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Not all Offensive but Transient Linking is Presumptively Bad Faith

There are two classes of respondents whose registrations have been found to be immune from presumptive bad faith use even though the websites to which the domain names resolve at the commencement of the proceedings contain links that would otherwise be considered a violation of the Policy. These are newly acquired domain names populated either by 1) a prior registrant who has allowed its registration to lapse and the successor registrant (the respondent) has not had time to post its own content [A. D. Banker & Company v. Domain Invest, D2010-1044 (WIPO September 30, 2010) ]; or, 2) the registrar for its own account before the registrant has launched its own website [Fireman’s Fund Insurance Company v. Steve Schwartz, FA1010001355350 (Nat. Arb. Forum December 15, 2010)].

The general rule is that where a respondent uses a parking service to populate its website with links that redirect Internet user to goods or services competitive with complainant it violates paragraph 4(b)(iv) of the Policy. The underlying principle holds that a respondent cannot evade its representation and warranty under paragraph 2 of the Policy by denying responsibility for the content of its website. Even though the owner of a parked domain name may not control the content “it is ultimately [the] respondent who is responsible for how its domain name is used,” State Farm Mutual Auto. Insr. Co. v. Pompilio, FA 1092410 (Nat. Arb. Forum November 20, 2007). However, as indicated in the A.D. Banker and Fireman’s Fund cases, a distinction is made between a holding page created by the registrar following registration of the domain name and a parking page respondent intentionally creates. The former is not ipso facto bad faith; the latter more than likely is.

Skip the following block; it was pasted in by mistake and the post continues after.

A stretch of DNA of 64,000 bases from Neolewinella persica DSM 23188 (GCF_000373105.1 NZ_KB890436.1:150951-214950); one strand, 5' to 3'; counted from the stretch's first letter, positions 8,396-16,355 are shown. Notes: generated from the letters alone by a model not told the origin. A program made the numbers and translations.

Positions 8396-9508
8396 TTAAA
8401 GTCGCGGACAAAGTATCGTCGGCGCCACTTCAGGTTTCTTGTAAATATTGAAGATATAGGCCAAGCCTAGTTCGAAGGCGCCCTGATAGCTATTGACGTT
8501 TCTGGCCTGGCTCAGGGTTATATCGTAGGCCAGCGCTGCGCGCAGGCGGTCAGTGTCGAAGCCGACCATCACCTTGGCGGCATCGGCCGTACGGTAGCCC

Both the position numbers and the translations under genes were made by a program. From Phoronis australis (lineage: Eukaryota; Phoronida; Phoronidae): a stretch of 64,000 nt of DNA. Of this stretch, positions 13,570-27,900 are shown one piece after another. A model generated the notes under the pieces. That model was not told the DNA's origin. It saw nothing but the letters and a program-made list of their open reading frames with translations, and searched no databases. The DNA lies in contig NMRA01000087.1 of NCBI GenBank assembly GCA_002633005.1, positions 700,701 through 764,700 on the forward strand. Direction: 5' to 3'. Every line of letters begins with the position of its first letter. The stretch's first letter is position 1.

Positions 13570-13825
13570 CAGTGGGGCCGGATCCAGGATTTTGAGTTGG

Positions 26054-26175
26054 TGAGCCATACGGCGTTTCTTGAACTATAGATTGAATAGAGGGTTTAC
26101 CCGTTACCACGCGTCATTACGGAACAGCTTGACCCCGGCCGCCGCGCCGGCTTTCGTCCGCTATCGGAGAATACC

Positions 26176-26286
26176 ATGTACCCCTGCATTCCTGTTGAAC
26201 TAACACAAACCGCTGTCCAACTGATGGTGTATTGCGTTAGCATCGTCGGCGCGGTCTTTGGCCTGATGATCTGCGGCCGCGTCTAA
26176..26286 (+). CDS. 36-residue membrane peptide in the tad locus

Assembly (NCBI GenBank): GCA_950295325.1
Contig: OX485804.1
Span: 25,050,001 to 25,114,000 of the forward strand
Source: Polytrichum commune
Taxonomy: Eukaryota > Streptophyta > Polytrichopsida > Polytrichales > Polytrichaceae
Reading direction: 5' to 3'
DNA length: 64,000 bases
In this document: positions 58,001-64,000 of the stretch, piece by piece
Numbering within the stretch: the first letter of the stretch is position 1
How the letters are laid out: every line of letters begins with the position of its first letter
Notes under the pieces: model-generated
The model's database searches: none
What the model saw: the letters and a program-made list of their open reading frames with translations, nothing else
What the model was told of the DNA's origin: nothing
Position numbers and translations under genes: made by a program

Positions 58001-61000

The “key issue” in A.D. Banker and other cases on the cusp of legitimacy, is “whether the Respondent sought … to profit from the similarities between the Complainant’s mark rather than any generic meaning of the domain name. If it did, the Domain Name is likely to have been registered and used in bad faith.” The Panel resolved the key issue in Respondent’s favor, not because it was overly persuaded by its arguments but that the Complainant failed to respond to the Respondent’s “technical claims” in its supplemental submission. The “technical claims” relate to the timing of webpage changes, that there would not have been time for them to be “reflected in the various cached servers throughout the world.” According to the Respondent and reluctantly accepted by the Panel”it would be unfair to draw any conclusions adverse to the Respondent’s motivations and intentions from web pages that were dated the day after the Domain Name was transferred.” The Panel’s reluctance is noted in the final paragraph of the decision, inviting the Complainant to refile if subsequent use “would seriously undermine the credibility of a number of the assertions that have been made by the Respondent and which have been key to the Panel’s findings in this case.”

In Fireman’s Fund, the Respondent persuaded the Panel that its registration for future use of <> was not in bad faith. The domain name was confusingly similar to the Complainant’s trademark, but he simply had not had time to post his commentary. Under these circumstances, “although the fair use criteria under Policy ¶ 4(c)(iii) is inapplicable to demonstrate Respondent’s rights and interests in the domain name because the at-issue domain name is not being used, Respondent’s reasonable future fair use of the domain name for non-commercial commentary, absent any compelling evidence to the contrary, precludes a finding of bad faith registration and use.” Resting a defense on future use is not generally acceptable. Here, it is found acceptable because (presumably) the Respondent should be given reasonable time to launch his Blog and demonstrate his good faith regardless of the transient offensive links.


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